Celiac’s disease gets the lions share of attention when talking about gluten – we will discuss the many spin-off conditions that arise from gluten exposure later.  To date, research indicates that over 200 diseases are associated with gluten sensitivity.  These can range from seizures to skin conditions.  The list would surprise you.

What is Gluten Sensitivity?

Gluten sensitivity can often be challenging for an untrained practitioner to identify.  A sensitivity can cause subtle to severe symptoms depending on the patient.  Another unfortunate fact regarding sensitivities is that they often occur outside of the digestive system, such as in the joints, skin and nervous system.  These reactions may also be delayed (30 minutes – 4 days), making it challenging for one to recognize gluten as the offending agent.

Once ingested the gluten molecule is particularly difficult for your body to digest.  This undigested gluten can wreak havoc on the immune system all the way from the mouth to the anus. When ingested, anti-bodies to gluten are produced and gluten is “tagged” by the immune system as a foreign invader.  This type of subtle and delayed reaction is known as an IgG response, much different than a IgE response often associated with foods like peanuts.


My parents ate wheat and they seem fine

We have been eating wheat for generations, but not the commercial wheat that is grown today. By modifying wheat to contain more gluten than it originally did, the agriculture business has vastly increased our exposure. Also, the wheat a person eats today goes through a process called de-amidation, which your immune system happens to not like and it causes more of an immune reaction. The Standard American Diet (SAD) has very little nutritional value and our society is much more stressful, which contributes to the breakdown of our immune tolerance for substances like gluten. Lastly, without proper nutrition, our bodies have a tendency to make less of the enzymes required to digest and break down gluten particles.  Chronic exposure combined with a compromised nutritional status and immune health seem the be the perfect storm for chronic illness related to gluten.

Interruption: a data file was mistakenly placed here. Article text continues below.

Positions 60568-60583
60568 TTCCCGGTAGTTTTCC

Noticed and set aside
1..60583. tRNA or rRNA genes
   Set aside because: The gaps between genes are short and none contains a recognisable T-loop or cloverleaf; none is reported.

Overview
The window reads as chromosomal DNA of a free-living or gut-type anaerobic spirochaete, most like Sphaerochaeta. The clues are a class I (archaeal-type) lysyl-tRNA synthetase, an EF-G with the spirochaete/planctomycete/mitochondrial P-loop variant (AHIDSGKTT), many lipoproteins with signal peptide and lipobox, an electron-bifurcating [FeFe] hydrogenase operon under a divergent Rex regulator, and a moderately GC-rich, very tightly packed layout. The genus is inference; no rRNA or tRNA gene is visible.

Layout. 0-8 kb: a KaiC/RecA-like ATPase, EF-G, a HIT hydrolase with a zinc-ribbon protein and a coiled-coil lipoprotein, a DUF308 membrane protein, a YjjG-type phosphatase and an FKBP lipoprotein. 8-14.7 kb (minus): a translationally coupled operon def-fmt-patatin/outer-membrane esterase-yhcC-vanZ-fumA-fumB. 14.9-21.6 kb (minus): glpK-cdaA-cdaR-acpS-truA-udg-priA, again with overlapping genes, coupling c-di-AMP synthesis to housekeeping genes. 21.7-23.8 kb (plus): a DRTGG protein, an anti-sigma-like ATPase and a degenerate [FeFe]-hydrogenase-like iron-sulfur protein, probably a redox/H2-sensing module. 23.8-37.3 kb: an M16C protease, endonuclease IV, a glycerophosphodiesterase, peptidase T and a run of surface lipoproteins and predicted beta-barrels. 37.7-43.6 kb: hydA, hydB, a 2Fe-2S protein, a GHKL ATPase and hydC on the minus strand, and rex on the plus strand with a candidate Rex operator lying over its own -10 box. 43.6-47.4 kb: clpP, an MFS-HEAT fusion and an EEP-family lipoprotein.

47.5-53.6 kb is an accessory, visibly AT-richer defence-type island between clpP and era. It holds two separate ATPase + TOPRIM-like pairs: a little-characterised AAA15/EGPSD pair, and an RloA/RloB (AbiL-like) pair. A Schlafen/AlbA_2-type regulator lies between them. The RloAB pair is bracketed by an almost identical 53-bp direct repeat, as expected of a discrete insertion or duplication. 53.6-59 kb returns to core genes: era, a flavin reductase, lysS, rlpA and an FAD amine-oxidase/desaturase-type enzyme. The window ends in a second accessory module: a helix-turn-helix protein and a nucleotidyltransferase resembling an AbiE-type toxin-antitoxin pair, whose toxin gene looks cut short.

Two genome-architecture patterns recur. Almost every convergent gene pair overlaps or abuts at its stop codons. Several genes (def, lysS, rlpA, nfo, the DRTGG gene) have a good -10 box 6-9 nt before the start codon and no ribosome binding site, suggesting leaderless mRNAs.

My doctor told me I do not have Celiac disease

As mentioned earlier, when a person hears the word gluten it is synonymous with Celiac’s disease. However, the research clearly states that gluten sensitivity being regarded principally as a disease of the small bowel is a historical misconception. The research also demonstrates that for every gluten sensitive patient with symptoms of an enteropathy (Classic Celiac Disease), there are 8 people with no GI symptoms.


Thinking beyond the Gut
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Other organs and areas that have been demonstrated to be involved in gluten sensitivity are the joints (Rheumatoid Arthritis and Ankylosing Spondylitis), the heart, thyroid, bones, and most notably the brain,  cerebellum, and neuronal synapsins (think Multiple Sclerosis and Cerebellar Ataxia). There is a connection with gluten sensitivity and type 1 diabetes, osteoporosis, Addison’s disease, and ADHD.  Gluten sensitivity has also been demonstrated to play a critical role in infertility and stillbirths. Lastly, people with a gluten sensitivity are 10 times more likely to develop an autoimmune disease.  As you can see, the notion that gluten only affects the small bowel is archaic to say the least, it is time for a radical paradigm shift.

Gluten Sensitivity and Autism